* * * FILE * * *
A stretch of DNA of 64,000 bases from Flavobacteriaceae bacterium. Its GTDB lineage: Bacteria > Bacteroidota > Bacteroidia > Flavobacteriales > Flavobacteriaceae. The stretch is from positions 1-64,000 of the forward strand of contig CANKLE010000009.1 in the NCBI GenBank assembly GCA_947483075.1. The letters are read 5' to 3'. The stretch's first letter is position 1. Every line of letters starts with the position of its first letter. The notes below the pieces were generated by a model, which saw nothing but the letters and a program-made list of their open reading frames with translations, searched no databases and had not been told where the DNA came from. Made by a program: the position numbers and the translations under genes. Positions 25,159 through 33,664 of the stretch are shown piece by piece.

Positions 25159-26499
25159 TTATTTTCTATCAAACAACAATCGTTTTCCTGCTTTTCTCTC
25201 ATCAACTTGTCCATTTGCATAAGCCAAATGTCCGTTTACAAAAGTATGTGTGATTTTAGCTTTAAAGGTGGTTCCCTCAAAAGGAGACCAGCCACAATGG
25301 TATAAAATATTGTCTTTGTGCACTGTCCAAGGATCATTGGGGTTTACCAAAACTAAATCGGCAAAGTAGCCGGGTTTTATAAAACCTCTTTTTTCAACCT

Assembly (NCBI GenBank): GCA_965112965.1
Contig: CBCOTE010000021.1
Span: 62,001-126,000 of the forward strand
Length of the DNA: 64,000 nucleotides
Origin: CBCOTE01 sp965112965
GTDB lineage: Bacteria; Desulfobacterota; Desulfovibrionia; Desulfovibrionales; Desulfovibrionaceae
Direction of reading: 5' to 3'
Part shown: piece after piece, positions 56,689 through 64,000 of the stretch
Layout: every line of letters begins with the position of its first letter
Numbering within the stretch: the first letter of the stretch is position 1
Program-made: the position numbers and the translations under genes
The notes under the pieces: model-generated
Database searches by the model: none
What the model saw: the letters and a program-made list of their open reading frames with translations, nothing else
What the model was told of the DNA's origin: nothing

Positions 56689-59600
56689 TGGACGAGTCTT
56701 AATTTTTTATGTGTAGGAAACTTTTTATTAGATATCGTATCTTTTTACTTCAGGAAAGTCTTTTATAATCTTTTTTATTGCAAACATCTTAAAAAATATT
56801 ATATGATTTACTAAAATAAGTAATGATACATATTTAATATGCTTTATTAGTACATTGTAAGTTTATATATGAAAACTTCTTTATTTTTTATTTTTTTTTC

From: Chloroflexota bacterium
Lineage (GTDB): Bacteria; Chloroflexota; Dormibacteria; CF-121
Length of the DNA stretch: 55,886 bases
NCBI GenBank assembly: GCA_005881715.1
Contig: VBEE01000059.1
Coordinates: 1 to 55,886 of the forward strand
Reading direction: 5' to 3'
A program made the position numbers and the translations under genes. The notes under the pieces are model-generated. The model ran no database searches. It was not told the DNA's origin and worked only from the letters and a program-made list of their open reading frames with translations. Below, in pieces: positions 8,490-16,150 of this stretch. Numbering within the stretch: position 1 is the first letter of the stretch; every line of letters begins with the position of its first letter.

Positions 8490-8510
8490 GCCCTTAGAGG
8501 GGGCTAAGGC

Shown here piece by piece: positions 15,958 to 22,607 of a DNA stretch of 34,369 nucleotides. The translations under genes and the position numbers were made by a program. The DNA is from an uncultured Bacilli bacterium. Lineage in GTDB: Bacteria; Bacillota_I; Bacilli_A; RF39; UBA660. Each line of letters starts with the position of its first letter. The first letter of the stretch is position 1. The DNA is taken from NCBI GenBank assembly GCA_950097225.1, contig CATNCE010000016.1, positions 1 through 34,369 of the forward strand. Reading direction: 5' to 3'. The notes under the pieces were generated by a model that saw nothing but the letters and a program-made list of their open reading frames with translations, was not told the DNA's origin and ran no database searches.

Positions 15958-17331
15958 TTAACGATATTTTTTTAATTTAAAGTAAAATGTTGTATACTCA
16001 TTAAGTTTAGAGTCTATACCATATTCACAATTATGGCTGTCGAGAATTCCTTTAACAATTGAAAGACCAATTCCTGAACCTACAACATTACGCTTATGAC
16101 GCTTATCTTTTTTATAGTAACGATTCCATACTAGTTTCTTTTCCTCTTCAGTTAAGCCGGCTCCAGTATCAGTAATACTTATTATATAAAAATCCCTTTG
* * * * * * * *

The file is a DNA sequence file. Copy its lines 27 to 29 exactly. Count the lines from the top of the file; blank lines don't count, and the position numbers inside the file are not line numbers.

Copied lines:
Length of the DNA stretch: 55,886 bases
NCBI GenBank assembly: GCA_005881715.1
Contig: VBEE01000059.1